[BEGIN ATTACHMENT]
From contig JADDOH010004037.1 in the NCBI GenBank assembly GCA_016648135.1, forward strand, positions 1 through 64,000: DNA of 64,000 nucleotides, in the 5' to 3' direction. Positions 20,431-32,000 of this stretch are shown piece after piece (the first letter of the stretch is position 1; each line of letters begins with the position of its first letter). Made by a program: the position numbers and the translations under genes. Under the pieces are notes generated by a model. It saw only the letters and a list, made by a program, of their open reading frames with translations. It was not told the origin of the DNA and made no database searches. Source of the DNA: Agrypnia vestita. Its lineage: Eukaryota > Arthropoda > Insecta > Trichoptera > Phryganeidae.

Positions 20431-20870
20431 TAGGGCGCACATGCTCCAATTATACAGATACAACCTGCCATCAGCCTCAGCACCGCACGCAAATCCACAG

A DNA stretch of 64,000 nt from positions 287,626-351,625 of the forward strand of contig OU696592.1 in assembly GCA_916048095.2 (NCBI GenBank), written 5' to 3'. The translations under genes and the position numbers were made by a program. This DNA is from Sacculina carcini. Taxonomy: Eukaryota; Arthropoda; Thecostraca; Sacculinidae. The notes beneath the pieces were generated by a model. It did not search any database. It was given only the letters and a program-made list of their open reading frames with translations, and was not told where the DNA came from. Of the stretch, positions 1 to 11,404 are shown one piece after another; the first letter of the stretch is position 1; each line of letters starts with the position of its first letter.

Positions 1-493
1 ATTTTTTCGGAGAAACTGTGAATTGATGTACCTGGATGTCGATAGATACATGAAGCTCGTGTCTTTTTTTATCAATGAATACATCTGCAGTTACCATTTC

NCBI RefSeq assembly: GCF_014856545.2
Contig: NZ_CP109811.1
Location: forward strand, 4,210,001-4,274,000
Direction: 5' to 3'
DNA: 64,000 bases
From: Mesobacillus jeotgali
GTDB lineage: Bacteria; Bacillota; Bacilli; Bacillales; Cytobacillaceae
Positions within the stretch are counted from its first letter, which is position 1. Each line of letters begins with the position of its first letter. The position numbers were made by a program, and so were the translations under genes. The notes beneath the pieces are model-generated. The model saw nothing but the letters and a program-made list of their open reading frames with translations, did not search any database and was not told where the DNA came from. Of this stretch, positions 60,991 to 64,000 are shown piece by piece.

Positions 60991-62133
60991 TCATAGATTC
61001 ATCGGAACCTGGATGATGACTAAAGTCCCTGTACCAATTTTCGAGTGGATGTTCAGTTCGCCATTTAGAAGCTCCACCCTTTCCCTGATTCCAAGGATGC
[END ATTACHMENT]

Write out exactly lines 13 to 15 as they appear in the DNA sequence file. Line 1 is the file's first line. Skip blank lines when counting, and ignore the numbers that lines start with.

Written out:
GTDB lineage: Bacteria; Bacillota; Bacilli; Bacillales; Cytobacillaceae
Positions within the stretch are counted from its first letter, which is position 1. Each line of letters begins with the position of its first letter. The position numbers were made by a program, and so were the translations under genes. The notes beneath the pieces are model-generated. The model saw nothing but the letters and a program-made list of their open reading frames with translations, did not search any database and was not told where the DNA came from. Of this stretch, positions 60,991 to 64,000 are shown piece by piece.

Positions 60991-62133